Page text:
Ragin' Cajun: Humble Borel Thankful for Triple Crown Moment

AP Sports Writer

LOUISVILLE, Ky. (AP) - Long before winning the Kentucky Derby, meeting the president and dining with the queen, Calvin Borel was a cult hero at Churchill Downs.

And as much as the 40-year-old jockey of Derby winner Street Sense would like to pin his popularity on his tireless work ethic, his jubilant post-victory celebrations or his Cajun accent that remains thick years after he left his Louisiana home, Borel knows his appeal is much more basic.

"All the crowd loves me because my horses pay megabucks when they win," he said.

That's usually been the story for Borel. He grew up on the bush tracks in Louisiana and has spent most of the last two decades developing a reputation for showing up early, staying late and turning long shots into sure shots.

"This is my game, what else am I going to do?" Borel said. "This is all I've ever wanted."

Maybe, but after more than 4,000 wins - many of them providing shrewd or brave investors with a hefty payday - Borel longed for a chance to get on a horse capable of winning his sport's biggest race.

"All I asked is that God give me a chance to be five or less to one," Borel said.

Opportunity came in the form of Street Sense, a dynamic 3-year-old colt whom Borel likens to a Corvette. The two worked together to stun the field at the Derby, as Borel guided Street Sense from 19th to victory with a stirring stretch run to beat Hard Spun by 2¼ lengths.

Though he has tried to deflect much of the praise to trainer Carl Nafzger and the horse that he says is just scratching the surface of his ability, the Derby was both vindication and validation for Borel.

A lifelong grinder whose everyman approach has endeared himself to fans, trainers and owners alike, Borel spent most of his career trying to prove he belonged "at the top of the line."

Now he's there, heading to Pimlico for the Preakness while trying to help Street Sense become the first horse in nearly 30 years to win the Triple Crown. And as much as Borel says he prepared himself for the attention winning the Derby would bring, he admits he's still learning how to deal with becoming the new face of his sport, if only for a moment.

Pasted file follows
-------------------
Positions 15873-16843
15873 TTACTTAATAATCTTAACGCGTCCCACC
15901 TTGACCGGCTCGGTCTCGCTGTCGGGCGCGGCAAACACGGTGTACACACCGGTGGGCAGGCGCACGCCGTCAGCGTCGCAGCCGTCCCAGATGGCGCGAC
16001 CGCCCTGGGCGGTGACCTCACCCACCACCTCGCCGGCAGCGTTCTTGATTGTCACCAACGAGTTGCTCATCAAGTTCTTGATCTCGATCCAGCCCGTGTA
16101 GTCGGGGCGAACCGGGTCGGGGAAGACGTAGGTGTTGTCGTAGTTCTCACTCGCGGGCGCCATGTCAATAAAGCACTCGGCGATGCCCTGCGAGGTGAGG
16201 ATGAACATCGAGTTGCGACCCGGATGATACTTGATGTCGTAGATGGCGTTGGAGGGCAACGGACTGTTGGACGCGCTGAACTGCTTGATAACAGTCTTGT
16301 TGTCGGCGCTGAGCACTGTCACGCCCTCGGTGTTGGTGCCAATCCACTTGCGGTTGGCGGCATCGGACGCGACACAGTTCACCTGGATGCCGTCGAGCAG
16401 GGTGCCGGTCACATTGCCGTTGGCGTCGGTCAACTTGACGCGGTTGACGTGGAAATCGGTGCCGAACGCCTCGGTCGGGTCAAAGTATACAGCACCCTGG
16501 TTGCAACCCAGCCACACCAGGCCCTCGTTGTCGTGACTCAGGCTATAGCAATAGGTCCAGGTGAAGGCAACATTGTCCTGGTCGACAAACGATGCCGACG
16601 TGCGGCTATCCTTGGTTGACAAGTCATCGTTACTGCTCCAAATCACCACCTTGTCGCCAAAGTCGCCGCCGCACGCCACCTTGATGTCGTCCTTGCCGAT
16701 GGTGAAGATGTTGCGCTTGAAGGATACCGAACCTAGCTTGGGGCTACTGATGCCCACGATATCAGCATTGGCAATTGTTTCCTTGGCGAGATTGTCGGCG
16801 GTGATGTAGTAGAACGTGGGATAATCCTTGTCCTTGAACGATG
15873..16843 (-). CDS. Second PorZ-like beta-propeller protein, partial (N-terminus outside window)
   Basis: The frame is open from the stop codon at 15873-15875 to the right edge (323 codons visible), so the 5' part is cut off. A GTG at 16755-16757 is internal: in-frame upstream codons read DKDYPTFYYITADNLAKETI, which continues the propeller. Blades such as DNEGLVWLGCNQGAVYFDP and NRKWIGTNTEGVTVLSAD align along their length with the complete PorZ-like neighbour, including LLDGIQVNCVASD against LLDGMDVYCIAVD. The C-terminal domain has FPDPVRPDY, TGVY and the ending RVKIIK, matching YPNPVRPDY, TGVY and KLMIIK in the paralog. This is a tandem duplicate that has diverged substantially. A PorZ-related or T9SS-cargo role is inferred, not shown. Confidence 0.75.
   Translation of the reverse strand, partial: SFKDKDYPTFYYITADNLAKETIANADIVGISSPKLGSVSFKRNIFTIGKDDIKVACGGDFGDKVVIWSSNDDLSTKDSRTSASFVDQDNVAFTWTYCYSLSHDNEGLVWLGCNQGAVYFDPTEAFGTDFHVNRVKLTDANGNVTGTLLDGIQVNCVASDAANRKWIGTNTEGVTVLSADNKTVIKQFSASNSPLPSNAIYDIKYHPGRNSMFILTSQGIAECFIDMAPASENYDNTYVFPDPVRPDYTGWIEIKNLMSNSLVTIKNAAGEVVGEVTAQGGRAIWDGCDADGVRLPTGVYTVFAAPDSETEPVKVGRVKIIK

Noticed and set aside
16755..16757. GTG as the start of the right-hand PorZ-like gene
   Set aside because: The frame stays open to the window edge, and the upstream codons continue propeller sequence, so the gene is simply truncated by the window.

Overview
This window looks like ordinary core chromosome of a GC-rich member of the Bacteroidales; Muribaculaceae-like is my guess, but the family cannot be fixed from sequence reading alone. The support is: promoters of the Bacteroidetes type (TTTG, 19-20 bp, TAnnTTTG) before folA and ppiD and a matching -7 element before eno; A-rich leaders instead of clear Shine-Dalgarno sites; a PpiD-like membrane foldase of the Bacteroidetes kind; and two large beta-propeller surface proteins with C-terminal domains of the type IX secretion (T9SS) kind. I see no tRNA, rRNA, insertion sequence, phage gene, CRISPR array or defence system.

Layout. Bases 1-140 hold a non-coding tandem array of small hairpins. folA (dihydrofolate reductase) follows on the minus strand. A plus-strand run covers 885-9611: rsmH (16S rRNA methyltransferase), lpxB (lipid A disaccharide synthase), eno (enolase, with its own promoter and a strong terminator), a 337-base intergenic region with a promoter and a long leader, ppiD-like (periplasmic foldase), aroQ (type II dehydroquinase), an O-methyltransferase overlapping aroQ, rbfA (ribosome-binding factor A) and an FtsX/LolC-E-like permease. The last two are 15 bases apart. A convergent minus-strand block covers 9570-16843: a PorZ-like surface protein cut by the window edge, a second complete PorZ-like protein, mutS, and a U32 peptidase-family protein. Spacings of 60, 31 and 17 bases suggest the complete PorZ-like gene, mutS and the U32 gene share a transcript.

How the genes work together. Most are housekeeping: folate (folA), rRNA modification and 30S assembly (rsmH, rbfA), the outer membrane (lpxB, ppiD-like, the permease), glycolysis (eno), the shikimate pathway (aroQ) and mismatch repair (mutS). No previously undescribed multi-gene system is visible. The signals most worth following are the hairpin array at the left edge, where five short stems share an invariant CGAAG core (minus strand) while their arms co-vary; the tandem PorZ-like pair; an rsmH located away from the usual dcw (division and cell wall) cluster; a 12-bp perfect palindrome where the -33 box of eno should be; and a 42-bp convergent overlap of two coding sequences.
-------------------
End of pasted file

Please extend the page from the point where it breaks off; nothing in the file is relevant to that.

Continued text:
His palms were sweaty when he shook hands with President Bush at a state dinner for Queen Elizabeth II of England a couple of days after the Derby. He struggled to find the words to chat with NFL star Peyton Manning and the dozens of dignitaries and special guests who came to congratulate him on the victory.

Never one to shy away from a microphone, he's limited media access during the Triple Crown chase so he can focus on the task at hand. He imagined the cheers and the adulation. He didn't imagine so many people would want so much of his time, time he feels could be better spent doing what he's always done: working horses, talking to trainers, riding a $15,000 claiming race as if it's the most important two minutes of his life.

"Is he comfortable? Probably not. Probably never will be," said Jerry Hissam, Borel's agent for more than 15 years. "You've got to realize, he's waited a long time for this, but to him it's still about the horse."

It always has been. Borel dropped out of school after eighth grade so he could ride horses for his older brother, Cecil, a trainer. Even as he grew into one of the top young riders in Louisiana - the proving ground for Hall of Fame riders like Kent Desormeaux - he didn't stop showing up before the sun rose. He'd spend four or five hours in the barns or on the track working horses, then work a full card that afternoon for whatever trainer would have him.

"When I'm in the gate, I've got a hole and I've got a shot," said Borel, nicknamed "Bo-rail" for his penchant for hugging the fence while he makes his way around the track. "I'm always going to ride like that. I'm going to run as hard for you as hard as I'm going to ride for Mr. Carl."

It's that kind of mentality that's made Borel so popular among the people who work behind the scenes at the track: the hot walkers, the exercise riders and the assistant trainers. It's only fitting that the first ones to congratulate Borel after winning the Derby were the outriders, and it was no surprise when he grabbed a sponge on his way to the winner's circle to give Street Sense a celebratory bath.

"His dad taught him that, that's his family's way," Hissam said. "He learned at a young age how hard he was going to have to work, and he hasn't stopped in 20 years."

Not even after winning the biggest race of his life. Borel has tried as best he can to stick to his routine in the days after the Derby. He even turned down a chance to appear on "The Tonight Show" because of fears it would keep him away from the track too long.

"I'd rather be out here working," he said. "I'd rather be out here with the people. The more I work the horses, the more time I spend with them ... I believe it helps me win races."

Now, the plain-talking southern gentleman who bookends almost all of his answers with a "sir" or "ma'am" is two wins away from history. Not bad for a guy who says he's thankful for each day he shows up at the barns before dawn and they don't tell him to turn around and go home.

"I'll never forget where I came from," he said. "You can't. They're the people that helped you get here, and I'll be here for them as long as I can."

(Copyright 2007 by The Associated Press. All Rights Reserved.)

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